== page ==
Long wait for asylum in no-man's land
The Age (Melbourne)
August 25, 2007
SIX years after the Tampa affair sparked a radical crackdown on illegal boat arrivals, 82 Sri Lankan and seven Burmese asylum seekers face an uncertain future on the tiny island of Nauru they describe as “no-man's land”.
Unlike detainees on the mainland, whose claims must be assessed within 90 days, those processed on Nauru can be left languishing for years.
For one Sri Lankan asylum seeker, who has been on Nauru since his boat was intercepted by the Australian navy in international waters in February, the waiting is the hardest part.
The 34-year-old man told The Age he had been interviewed by immigration officers in April but was told they did not know when his case would be decided.
“People are worried they are thinking they will lose their future,” he said. “Time is wasting here. We want to make a big future in our life.”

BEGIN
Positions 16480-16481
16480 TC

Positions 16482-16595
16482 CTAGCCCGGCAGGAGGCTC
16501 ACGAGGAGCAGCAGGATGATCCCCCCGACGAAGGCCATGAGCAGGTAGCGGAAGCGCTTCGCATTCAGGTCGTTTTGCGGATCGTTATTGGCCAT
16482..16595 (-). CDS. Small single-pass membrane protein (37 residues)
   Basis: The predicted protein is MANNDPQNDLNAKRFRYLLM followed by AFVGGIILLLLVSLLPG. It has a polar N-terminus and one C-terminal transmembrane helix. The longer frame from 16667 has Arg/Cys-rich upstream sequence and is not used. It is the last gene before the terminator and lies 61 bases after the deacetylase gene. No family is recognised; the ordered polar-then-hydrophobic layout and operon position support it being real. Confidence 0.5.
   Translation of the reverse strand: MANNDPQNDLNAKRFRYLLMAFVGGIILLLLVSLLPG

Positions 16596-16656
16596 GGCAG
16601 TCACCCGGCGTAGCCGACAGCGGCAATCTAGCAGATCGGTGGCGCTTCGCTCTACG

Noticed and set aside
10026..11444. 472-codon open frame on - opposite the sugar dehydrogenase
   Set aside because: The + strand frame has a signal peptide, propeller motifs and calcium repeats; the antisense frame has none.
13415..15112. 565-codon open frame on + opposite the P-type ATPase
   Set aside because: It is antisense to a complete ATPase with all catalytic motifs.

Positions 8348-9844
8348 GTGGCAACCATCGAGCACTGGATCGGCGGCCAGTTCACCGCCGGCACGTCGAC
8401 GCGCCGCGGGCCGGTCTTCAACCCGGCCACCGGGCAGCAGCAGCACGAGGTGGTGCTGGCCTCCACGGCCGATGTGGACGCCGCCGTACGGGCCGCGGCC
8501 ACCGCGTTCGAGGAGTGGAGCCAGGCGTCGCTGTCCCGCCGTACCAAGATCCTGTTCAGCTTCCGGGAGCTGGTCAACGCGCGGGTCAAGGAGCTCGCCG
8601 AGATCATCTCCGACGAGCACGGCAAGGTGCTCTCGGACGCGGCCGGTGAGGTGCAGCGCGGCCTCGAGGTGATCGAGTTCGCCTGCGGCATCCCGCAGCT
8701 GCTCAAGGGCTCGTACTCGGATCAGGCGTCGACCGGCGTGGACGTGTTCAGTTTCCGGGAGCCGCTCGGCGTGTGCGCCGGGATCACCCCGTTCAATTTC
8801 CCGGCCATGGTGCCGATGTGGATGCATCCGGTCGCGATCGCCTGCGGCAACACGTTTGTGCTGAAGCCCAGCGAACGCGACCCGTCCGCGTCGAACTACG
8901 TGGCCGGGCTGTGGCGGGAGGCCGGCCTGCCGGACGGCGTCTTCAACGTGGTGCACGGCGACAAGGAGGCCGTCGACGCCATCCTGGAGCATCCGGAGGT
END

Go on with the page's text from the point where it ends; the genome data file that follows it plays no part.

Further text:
The man, who was a seafood exporter in Colombo, said he fled Sri Lanka after his business partner was shot and he had been beaten by unknown assailants. He said wealthy businessmen were often kidnapped and he feared for his life.
The UN refugee agency said in its December 2006 report that Tamils in Colombo were vulnerable to abductions.
Refugee advocate Susan Metcalfe, who has spent the past month on Nauru, said everyone was missing their home and family. “How can it be fair to leave these people here without telling them what will happen?” she said.
One group of more than 50 asylum seekers spent more than 3 years on Nauru. Half were resettled in 2005 after a mental health team warned that several were suicidal.
“Today the same question, 'How long will I be here?', is asked every day by current asylum seekers and sadly, again there is no answer,” Ms Metcalfe said.